Birds

The Great Cormorant: Photo By E. Vernon Laux
The largest of the cormorants, the great cormorant is found in local waters in winter. These two sub-adults were caught in this act on the ice at the Head of the Lagoon. Comical looking birds normally, in this picture they seem to up the funny factor.

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Story & Photo By E. Vernon Laux - March 23, 2006

Things happen fast when they happen in the bird world. The spring migration is just beginning and, already, the Island has been visited by a southern vagrant. This bodes well for the upcoming migration season: a good bird, a rarity in mid-March makes hope spring eternal for birders.

This past week had both the anticipated and the unexpected. Predictable was the return of the osprey, the first confirmed individual reported at 11 am on the morning of March 16 by Penny Uhlendorf and Scott Stephens (Congratulations!) at Lake Tashmoo in Tisbury. This is early, but given the weather south of here, not out of line. Another osprey was seen by Sally Anderson on the morning of March 17 at the Martha's Vineyard Land Bank's Sepiessa Preserve in West Tisbury. More will be arriving daily and by the end of next week, they ought to be a routine sight for anyone who goes to look for these spectacular seasonal residents.

Completely unexpected was a Saint Patrick's Day surprise in the form of an adult white ibis, the same bird one sees in loose flocks in Florida. The bird made a brief appearance on Chappaquiddick, and was discovered and identified by Dale Carter of Edgartown. She was looking at the marsh just north of the Dike Bridge when she noticed a white bird foraging in the marsh. It was all white with red legs, and a long, decurved red bill. She watched it feeding for about 15 minutes until the bird got up and flew off through an opening in the trees. She then noted the black primary feathers on an otherwise immaculate white bird.

Ibises are odd-looking birds that belong to their own family, which also includes spoonbills. Gregarious, heron-like birds, these long-legged waders have long, slender bills that curve down - hence the term "decurved." Ibises of any kind are always scarce on the Vineyard, but a few glossy ibises are seen annually.

The white ibis is locally common to abundant in coastal salt marshes, swamps, and mangroves all along the Gulf Coast in Florida then north to the Carolinas. The species is expanding north and now breeds in Virginia as well. A few are seen almost annually at Cape May, N.J. They are big news on the Vineyard and there have been few scattered and unconfirmed reports for decades. Congratulations to Dale Carter for finding and identifying this stray Ibis. Her careful observations, which noted the distinctive details of the bird, and her description all make this find very credible. Unfortunately, as of this writing, the bird had not yet been relocated by other observers.

Shorebird notes
American oystercatchers are back along northern beaches. The best looking shorebirds in the world, they resemble nothing so much as tropical toucans. They came in last week in several spots and the reports keep coming in. They are fantastic looking with long orange beaks, colorful plumage and gregarious flight displays with the birds calling loudly. They possess the world's most colorful shucking knife for a beak. They are a favorite of fishermen, beach-goers, children, and anyone who gets a good look at one.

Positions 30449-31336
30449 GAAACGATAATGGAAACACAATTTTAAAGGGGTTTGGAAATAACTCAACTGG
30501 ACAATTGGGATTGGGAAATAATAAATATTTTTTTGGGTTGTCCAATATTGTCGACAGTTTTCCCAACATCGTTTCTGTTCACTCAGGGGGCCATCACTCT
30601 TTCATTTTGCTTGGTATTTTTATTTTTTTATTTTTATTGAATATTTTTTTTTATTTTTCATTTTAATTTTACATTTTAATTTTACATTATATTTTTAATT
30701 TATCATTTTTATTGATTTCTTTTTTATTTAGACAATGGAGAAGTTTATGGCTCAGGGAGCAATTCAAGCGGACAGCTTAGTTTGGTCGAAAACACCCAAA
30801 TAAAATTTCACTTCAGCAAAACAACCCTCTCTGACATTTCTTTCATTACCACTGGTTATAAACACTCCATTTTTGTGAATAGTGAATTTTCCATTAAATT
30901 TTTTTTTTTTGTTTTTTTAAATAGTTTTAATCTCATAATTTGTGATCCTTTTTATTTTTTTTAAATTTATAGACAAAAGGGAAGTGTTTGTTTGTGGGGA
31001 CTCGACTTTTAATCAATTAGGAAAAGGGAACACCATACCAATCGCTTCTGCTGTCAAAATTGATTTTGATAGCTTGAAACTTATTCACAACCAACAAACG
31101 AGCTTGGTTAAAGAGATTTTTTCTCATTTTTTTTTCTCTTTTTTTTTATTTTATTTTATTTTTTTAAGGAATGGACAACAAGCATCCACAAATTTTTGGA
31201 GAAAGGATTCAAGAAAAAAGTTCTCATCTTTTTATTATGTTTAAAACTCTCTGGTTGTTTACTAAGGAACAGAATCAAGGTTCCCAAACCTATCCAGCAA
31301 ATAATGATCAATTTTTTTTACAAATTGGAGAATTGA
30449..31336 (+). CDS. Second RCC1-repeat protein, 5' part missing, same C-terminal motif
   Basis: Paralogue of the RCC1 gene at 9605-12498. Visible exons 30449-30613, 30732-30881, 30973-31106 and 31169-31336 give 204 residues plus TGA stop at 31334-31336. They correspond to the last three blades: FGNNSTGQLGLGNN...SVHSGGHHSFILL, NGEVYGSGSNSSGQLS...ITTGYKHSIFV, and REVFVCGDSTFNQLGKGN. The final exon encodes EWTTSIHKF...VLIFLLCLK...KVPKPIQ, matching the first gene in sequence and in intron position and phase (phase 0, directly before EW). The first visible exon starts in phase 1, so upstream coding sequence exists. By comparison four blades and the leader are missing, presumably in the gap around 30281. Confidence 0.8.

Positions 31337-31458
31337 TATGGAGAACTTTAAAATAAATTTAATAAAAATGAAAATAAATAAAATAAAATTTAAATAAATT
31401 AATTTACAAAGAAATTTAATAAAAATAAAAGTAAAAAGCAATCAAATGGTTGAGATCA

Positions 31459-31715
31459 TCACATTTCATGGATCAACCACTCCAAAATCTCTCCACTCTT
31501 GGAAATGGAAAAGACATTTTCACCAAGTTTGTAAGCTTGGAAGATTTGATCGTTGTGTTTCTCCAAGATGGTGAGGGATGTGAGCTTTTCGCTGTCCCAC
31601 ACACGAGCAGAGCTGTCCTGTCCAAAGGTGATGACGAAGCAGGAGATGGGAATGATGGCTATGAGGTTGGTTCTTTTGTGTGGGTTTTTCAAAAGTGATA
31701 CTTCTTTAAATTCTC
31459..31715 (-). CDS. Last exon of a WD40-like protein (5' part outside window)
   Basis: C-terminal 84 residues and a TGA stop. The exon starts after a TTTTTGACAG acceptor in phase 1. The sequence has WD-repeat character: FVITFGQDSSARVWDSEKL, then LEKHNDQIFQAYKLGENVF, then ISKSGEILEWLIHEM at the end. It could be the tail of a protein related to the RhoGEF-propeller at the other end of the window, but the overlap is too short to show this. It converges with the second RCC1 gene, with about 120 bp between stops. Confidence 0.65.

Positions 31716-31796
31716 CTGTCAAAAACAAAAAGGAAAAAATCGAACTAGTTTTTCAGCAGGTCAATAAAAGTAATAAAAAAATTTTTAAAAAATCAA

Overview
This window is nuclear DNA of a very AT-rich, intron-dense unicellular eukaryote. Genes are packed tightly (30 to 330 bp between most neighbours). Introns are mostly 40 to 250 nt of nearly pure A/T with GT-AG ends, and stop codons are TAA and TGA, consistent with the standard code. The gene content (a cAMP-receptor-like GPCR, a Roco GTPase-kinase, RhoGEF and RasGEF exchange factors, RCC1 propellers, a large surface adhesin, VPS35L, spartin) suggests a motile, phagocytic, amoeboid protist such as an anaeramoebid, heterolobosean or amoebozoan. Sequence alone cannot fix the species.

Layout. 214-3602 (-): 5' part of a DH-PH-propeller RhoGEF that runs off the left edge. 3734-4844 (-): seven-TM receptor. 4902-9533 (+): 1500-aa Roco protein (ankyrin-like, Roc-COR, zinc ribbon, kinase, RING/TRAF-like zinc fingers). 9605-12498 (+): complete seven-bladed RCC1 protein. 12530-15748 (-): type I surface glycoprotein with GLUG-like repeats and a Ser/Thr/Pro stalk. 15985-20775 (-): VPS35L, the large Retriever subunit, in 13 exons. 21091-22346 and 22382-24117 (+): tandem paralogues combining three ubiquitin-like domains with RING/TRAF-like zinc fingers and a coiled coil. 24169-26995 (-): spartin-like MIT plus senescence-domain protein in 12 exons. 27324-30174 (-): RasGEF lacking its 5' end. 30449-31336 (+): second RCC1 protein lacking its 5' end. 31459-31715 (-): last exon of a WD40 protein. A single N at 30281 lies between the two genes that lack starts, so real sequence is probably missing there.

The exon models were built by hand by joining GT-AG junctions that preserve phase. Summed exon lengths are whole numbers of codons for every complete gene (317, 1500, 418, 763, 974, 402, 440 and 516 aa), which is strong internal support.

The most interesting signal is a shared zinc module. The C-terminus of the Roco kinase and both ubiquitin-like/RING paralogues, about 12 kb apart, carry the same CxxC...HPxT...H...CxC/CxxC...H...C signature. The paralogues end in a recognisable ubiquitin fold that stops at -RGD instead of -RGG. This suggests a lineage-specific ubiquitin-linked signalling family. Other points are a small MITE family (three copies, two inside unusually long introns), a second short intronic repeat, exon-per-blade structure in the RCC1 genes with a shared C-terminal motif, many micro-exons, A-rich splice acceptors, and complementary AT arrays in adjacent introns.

Not far behind these large colorful birds are the much smaller and much harder to see piping plovers. Not the favorite of some because of their status as a threatened bird, having these tiny plovers on a beach changes the rules for over-sand vehicles. Fortunately for all involved, The Trustees of Reservations (TTOR) do an excellent job at managing, monitoring, and diverting traffic away from these vulnerable birds.

Young piping plovers almost always seek the lowest spot they can find in the dry sand for shelter from the afternoon wind. Where vehicles are allowed access, their tracks are the favorite and best resting spot for plovers. The problem is obvious to us, but not to plovers: even though they can fly solo, they don't know how to drive. They are quite invisible and can easily be flattened without anyone having seen anything. This is the reason for beach closures when the young have hatched and for the next 28 to 30 days.

The best scenario for people and plovers is to let the birds get established when they arrive from now thru early April. They will quickly pair off, court, and lay eggs. If they can do this in April, the young hatch in mid-May and are flying by mid-June. This would cause no problems for birds or people, and plovers that succeed in this have a much better overall survival rate than plovers hatched later, after a failed initial nesting attempt.

The tide has turned as far as migration and birds are moving north. Most land birds do not want to visit the cold coastline in spring so the effect of bird migration is muted, especially on the Island. Nonetheless, lots of nesting birds return, bird song keeps ratcheting up and things are only going to keep getting better.

Until next week - keep your eyes to the sky.

To contribute news about birding activities or sightings, call The Times Birdline, 508-693-6100, extension 33, or e-mail birds@mvtimes.com.